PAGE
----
Do I wear them out of the house? YES! If you have encountered me at any time in the last few months, chances are I am wearing them. I have worn them with shorts and tennis shoes, jeans, under dresses and skirts. The open toe option allows you to wear almost any pair of shoes without feeling like you are in ‘granny panties.’
Maternity Belts, Pelvic & Back Support Bands
There are a variety of maternity support options to wear underneath your clothing to lift the abdomen, relieve pressure and promote beneficial circulation. The brand, It’s You Babe, has 9 different band options to allow you to find the most useful one to support your body. The discussion can begin with your Midwife or OBGYN, but a vein specialist may also discuss these options with you as well. Whether you are experiencing back pain, varicose veins, sciatica or simply want to provide yourself with better pelvic floor support, this is an option to pursue.
(PF PRESS FRONT)
(PF PRESS BACK; velcro to adjust)
It’s You Babe sent me the PF Press to try out for pelvic floor therapy and vulvar varicosities. Varicose veins can also show up in the vulvar area, often producing a feeling a fullness or pressure in your genitalia. This particular product helps lift and relieve the pressure to promote appropriate blood flow.
The PF Press can easily be worn under any pants, skirt or dress (over your underwear). It worked very well for me. Once the belt arrived in the mail, I wore it daily, with the exception of cleaning it. I highly doubt anyone would know it is being worn, so this tool can certainly be hidden well under clothing.
According to the American Pregnancy Association, it can take 3-12 months for varicose veins to “diminish” after delivery. While most women I know wouldn’t be excited to wait that long to “see” if they go away, it is necessary to give your body time to lose pregnancy weight and extra blood volume and fluid. A Vascular Medicine Physician will likely schedule for you to come in for assessment during that 3-12 month window to evaluate your next steps. If you are finished having children, these are some potential options you can discuss with your vein specialist:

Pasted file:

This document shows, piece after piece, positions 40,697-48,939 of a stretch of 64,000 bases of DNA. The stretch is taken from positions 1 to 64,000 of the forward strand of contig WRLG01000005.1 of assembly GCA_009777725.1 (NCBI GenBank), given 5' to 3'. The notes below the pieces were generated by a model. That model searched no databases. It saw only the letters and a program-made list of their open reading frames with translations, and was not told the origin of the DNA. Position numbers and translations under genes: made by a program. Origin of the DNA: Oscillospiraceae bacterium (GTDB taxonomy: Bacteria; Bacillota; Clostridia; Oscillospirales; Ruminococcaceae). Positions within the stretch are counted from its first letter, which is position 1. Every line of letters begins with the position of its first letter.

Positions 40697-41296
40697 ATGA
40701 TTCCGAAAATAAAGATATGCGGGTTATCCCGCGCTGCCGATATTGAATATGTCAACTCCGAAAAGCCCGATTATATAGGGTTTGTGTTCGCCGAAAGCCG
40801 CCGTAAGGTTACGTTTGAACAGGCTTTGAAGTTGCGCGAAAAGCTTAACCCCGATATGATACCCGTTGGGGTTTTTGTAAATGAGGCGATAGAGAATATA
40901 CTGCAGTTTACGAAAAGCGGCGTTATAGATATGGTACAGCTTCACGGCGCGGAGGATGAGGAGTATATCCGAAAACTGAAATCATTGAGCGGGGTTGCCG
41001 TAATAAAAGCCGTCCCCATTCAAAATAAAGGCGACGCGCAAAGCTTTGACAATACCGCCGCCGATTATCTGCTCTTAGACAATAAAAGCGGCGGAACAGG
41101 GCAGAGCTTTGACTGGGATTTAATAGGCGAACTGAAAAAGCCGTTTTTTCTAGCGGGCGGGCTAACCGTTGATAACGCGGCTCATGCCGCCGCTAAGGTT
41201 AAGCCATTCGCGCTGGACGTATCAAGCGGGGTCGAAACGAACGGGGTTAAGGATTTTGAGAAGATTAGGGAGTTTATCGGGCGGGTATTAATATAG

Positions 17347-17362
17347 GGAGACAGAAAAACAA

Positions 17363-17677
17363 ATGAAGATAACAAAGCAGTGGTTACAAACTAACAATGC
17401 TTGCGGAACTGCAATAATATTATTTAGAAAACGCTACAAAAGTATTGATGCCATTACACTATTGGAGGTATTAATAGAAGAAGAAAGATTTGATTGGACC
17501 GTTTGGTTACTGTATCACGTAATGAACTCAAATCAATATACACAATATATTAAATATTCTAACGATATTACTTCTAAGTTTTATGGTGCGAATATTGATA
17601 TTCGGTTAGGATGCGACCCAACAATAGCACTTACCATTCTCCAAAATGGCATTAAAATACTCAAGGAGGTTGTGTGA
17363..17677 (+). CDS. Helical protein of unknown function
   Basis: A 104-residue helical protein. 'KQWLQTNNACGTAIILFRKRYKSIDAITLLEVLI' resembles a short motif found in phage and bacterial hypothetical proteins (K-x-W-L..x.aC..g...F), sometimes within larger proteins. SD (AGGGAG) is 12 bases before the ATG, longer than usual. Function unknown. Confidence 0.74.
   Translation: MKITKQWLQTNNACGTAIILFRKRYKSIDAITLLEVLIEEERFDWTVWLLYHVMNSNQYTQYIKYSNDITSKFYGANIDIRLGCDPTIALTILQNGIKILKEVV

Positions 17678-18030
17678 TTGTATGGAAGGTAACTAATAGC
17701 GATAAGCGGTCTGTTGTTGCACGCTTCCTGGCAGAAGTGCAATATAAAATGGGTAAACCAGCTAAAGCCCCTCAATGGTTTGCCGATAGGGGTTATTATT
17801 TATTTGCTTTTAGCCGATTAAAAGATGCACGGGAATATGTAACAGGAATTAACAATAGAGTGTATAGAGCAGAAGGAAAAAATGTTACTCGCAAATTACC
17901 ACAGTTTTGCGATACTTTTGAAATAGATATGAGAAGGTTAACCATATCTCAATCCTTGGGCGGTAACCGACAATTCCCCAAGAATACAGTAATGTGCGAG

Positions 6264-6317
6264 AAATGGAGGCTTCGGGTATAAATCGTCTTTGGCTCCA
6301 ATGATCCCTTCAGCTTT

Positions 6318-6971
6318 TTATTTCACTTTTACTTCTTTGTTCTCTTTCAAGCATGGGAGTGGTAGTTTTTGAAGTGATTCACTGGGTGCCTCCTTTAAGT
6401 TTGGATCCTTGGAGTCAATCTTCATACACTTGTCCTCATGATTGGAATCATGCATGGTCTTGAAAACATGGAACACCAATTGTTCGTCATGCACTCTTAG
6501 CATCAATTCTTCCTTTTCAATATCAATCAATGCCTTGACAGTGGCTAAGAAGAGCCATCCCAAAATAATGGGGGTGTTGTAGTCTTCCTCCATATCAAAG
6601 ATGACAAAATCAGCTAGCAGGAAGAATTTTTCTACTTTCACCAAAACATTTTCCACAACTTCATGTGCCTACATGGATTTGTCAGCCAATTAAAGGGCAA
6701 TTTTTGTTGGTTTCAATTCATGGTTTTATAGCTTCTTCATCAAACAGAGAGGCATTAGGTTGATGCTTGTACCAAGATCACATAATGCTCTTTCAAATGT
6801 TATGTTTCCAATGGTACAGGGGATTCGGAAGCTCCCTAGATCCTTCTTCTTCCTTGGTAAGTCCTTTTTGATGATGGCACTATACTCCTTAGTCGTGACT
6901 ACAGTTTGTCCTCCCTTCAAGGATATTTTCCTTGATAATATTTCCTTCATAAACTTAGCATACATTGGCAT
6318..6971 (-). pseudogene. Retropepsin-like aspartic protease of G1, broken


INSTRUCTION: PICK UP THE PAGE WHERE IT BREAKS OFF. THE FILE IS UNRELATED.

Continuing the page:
A laser light is focused on the varicose vein which causes it to fade away. It is used to treat small varicose veins. No cutting, injections or medications/chemicals are used.
Endovenous Laser Treatment (EVLT)
A thin laser fiber is inserted into the vein and uses heat to close off the vein. This same day procedure occurs while the patient is awake, with area numbed. Advantages include minimal scarring and individual can quickly return to everyday activities.
Often used to treat smaller varicose and spider veins, this procedure is done in-office by injecting a solution into the unhealthy vein to cause it to shrink, turn to scar tissue and fade away. Depending on the vein’s size, it can require 3-6 treatments to close off the vein, typically scheduled every 4-6 weeks. It is recommended to wear compression hose following the procedure for 2 weeks to support legs.
Micro-incisional OR Ambulatory Phlebectomy
Using local anesthesia and usually performed in the doctor’s office, the physician makes small cuts to remove the varicose vein. Unlike “vein stripping” this approach is less invasive, minimizing cuts and incision size.
Vein Stripping & Ligation
The most invasive of vein procedures and only used for severe cases of varicose veins, this surgery ties down and cuts parts of the ill-functioning vein to remove them. The patient is usually sedated under general anesthesia in the hospital. It can require 1-4 weeks for recovery time.
Each vein specialty center may have slightly different variations of procedures offered to patients. Physicians should educate patients on all options available at their center but recommend the one that will best address the health issue with the least risk, side effects and recovery time.
Definitely make sure to thoroughly discuss options with your physician, understanding the length of the procedure and potential side effects. Ask questions about scarring, pain, whether consecutive appointments will be necessary and best practices to help prevent future varicose vein issues.
Make sure you feel informed, comfortable and secure as you make the best decision with your healthcare provider.
Rest assured… According to the National Heart, Lung and Blood Institute, “removing or closing varicose veins usually doesn’t cause problems with blood flow because the blood starts moving through other veins.”
Varicose veins are unattractive, but they are also a sign of venous insufficiency. That means that they are not working or functioning as designed. Addressing this particular issue with a specialist is not just about having attractive legs, but maintaining or improving the health of your circulatory system.
It’s not vanity- it’s your health, vitality, mobility, and confidence.
YOU ARE WORTH IT!
TRUTH: Prepare plans by consultation. –Proverbs 20:18a (NASB)